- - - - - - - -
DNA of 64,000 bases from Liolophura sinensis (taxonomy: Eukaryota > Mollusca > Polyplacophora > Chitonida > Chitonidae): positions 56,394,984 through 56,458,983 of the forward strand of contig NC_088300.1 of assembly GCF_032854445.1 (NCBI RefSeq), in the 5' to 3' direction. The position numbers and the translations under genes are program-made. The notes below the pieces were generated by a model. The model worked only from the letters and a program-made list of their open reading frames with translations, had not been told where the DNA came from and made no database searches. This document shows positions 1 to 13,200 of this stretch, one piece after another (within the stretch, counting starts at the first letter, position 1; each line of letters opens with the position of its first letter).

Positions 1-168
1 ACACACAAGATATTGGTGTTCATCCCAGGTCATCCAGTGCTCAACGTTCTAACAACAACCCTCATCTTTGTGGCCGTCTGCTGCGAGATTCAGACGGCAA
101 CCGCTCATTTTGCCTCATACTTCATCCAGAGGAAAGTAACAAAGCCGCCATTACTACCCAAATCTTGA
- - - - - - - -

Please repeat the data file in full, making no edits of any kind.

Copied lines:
DNA of 64,000 bases from Liolophura sinensis (taxonomy: Eukaryota > Mollusca > Polyplacophora > Chitonida > Chitonidae): positions 56,394,984 through 56,458,983 of the forward strand of contig NC_088300.1 of assembly GCF_032854445.1 (NCBI RefSeq), in the 5' to 3' direction. The position numbers and the translations under genes are program-made. The notes below the pieces were generated by a model. The model worked only from the letters and a program-made list of their open reading frames with translations, had not been told where the DNA came from and made no database searches. This document shows positions 1 to 13,200 of this stretch, one piece after another (within the stretch, counting starts at the first letter, position 1; each line of letters opens with the position of its first letter).

Positions 1-168
1 ACACACAAGATATTGGTGTTCATCCCAGGTCATCCAGTGCTCAACGTTCTAACAACAACCCTCATCTTTGTGGCCGTCTGCTGCGAGATTCAGACGGCAA
101 CCGCTCATTTTGCCTCATACTTCATCCAGAGGAAAGTAACAAAGCCGCCATTACTACCCAAATCTTGA